Lower standards of transparency is one of the factors that makes infrastructure projects prone to corruption – this is detailed in the ICRAT (Infrastructure Corruption Risk Assessment Tool) that has been developed by Transparency International Australia.That tool highlights the importance of transparency and accountability throughout the entire process of public infrastructure projects.
The recent research report commissioned by Te Waihanga - New Zealand Infrastructure Commission Transparency within large publicly funded New Zealand infrastructure projects offers valuable insight into why transparency is such an important tool for public accountability.
The Te Waihanga research looked at 27 large publicly funded infrastructure projects with a project value of $50 million or more, a combined total value of $70.5 billion. The project list is familiar, including Let’s Get Wellington Moving, Auckland Light Rail Project, Christchurch Schools Rebuild Programme, Waikeria Prison Build, Waterview Tunnel, New Plymouth Yarrow Stadium Redevelopment, New Dunedin Hospital, Provincial Growth Fund and Transmission Gully Motorway.
The report asked How transparent are public sector entities in the disclosure of information and practices of public infrastructure projects?
The answer is ‘poor overall’. It found that over half of business case documents for large infrastructure projects were not publically accessible and reviewing those that are accessible is time-consuming and the documents are hard to understand. The breadth and quality of business case documents was highly variable and in some instances Treasury New Zealand’s better business case guidance had not been used.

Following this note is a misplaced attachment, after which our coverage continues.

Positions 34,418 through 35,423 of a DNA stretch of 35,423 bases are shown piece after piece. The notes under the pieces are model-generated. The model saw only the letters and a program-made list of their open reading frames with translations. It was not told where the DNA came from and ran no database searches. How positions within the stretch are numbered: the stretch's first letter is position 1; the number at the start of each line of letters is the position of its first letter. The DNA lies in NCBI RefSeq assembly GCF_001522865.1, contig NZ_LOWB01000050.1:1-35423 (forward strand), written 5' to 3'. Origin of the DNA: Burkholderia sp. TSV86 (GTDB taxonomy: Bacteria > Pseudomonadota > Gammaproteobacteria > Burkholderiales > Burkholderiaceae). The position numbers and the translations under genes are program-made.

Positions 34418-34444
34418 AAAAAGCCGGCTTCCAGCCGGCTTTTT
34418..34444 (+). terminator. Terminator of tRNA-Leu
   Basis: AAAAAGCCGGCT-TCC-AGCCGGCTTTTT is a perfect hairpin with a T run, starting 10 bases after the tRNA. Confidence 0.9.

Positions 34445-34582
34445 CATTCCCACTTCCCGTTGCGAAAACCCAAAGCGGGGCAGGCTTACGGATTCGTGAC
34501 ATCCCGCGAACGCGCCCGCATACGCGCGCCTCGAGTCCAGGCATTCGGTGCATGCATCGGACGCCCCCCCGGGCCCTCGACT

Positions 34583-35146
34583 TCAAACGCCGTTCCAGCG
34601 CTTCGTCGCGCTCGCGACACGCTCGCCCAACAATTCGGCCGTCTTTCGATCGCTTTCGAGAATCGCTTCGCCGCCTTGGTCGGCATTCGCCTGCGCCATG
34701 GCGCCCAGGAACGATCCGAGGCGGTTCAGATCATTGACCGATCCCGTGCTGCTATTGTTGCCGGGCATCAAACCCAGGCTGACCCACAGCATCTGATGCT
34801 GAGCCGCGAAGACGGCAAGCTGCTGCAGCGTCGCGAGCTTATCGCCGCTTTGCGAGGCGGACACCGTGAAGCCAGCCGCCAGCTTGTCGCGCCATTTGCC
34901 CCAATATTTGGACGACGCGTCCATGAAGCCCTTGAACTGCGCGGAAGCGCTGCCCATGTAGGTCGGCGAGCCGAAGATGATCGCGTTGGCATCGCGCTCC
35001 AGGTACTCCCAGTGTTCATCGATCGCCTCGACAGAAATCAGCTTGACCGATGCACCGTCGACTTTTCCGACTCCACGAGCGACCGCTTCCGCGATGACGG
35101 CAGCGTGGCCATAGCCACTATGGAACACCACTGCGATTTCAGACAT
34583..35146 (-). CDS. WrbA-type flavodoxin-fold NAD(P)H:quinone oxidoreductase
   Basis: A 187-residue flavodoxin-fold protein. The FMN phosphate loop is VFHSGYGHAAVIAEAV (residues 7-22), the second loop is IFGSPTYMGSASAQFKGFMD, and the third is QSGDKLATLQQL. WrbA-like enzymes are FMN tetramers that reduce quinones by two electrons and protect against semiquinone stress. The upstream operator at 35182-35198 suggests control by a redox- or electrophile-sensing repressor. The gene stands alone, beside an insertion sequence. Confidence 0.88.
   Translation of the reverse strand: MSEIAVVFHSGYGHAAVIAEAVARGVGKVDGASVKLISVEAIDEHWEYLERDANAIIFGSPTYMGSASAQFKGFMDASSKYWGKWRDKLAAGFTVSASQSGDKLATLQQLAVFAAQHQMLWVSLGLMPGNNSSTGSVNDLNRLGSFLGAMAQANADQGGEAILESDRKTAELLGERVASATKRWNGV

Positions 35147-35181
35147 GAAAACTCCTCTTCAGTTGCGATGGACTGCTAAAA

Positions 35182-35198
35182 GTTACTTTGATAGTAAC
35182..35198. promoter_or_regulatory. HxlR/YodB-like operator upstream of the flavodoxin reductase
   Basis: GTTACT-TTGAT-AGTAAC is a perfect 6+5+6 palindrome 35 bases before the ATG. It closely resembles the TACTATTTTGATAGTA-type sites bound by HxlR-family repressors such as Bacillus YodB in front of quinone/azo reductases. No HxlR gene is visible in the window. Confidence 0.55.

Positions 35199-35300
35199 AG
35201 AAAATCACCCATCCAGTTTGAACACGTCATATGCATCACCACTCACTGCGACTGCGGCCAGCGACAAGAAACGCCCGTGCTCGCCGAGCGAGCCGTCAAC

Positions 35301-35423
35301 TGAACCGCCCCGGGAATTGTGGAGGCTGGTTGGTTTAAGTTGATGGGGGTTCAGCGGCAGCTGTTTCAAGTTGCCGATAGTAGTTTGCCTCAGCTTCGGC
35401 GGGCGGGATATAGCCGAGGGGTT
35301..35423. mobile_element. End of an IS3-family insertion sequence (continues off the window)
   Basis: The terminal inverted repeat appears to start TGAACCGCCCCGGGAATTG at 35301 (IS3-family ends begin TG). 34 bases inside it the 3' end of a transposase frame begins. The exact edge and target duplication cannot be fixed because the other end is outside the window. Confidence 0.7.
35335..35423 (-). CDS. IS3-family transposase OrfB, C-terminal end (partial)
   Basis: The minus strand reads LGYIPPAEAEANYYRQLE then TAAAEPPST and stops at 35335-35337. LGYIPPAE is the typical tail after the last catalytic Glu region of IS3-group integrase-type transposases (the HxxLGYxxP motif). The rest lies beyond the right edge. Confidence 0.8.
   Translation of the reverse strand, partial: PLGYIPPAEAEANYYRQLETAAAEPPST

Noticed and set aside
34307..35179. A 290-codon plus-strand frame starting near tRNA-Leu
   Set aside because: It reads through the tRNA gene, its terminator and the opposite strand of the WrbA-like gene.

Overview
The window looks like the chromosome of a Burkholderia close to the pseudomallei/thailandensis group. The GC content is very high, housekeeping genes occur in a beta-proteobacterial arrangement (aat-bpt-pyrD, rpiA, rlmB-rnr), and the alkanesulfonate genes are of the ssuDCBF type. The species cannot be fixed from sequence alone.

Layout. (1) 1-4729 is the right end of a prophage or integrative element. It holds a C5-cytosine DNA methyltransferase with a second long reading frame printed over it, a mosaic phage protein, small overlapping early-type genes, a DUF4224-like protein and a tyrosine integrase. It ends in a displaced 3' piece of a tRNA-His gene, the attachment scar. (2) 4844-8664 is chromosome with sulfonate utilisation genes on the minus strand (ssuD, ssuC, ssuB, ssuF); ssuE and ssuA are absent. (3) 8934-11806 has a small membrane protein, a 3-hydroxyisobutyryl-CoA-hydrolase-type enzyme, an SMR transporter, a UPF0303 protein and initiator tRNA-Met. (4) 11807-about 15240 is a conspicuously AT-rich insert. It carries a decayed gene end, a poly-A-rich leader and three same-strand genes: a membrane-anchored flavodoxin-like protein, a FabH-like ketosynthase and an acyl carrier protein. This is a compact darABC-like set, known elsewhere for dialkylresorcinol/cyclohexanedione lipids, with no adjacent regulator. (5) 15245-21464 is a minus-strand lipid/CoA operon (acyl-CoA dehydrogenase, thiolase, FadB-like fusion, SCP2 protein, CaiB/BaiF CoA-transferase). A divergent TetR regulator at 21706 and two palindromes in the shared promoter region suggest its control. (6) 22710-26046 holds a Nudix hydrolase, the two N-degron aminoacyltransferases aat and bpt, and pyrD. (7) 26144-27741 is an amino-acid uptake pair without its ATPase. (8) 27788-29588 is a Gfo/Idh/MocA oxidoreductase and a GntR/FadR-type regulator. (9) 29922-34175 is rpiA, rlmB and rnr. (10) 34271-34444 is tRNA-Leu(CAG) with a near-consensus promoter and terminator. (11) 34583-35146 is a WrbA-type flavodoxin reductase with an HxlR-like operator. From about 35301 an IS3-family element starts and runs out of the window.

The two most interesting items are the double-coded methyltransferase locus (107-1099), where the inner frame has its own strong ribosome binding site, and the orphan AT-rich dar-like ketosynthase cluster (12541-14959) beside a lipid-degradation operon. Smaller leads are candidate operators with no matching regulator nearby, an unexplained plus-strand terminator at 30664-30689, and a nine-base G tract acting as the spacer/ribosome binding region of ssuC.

93% of projects valued between $50m and $500m made no assurance plan documents accessible. Most worrying is that a concerningly high number of entities (92%) subject to direct political instruction had inaccessible assurance plan documents. Very big projects valued at over $500 million scored better than those between $50-$500 million.
Independent project governance was a key positive contributor to higher scores.
Whilst all projects had 100% compliance when responding to official information request lodgements, in nine cases there were potential breaches of the OIA Act. There was also substantial variation in the use of redaction, without obvious or comparable justification.
The report recommended:
- greater coordination with infrastructure stakeholders to create a consistent approach for proactive release;
- remedying the accessibility issues;
- embracing principles and practices that remove ambiguity and better future standards for measurement;
- creating more practical means for the public to scrutinise core documents for large infrastructure projects;
- a review of the redacted comment within core infrastructure documents, with a focus on justification;
- more research to understand performance variations within sub-groups based on project size and entity type and if these factors have a causal effect on transparency performance;
- regular measurement of infrastructure transparency every two years to track the impact of interventions and adjust resources and priorities accordingly.
In summary this important report makes it clear New Zealand has the legislative framework, strategies such as proactive release standards, as well as web standards, redaction and disclosure guidance, and administrative guidance documents, to enable transparency. But that is not enough. These measures are not currently being sufficiently followed to facilitate transparency within large New Zealand public infrastructure projects.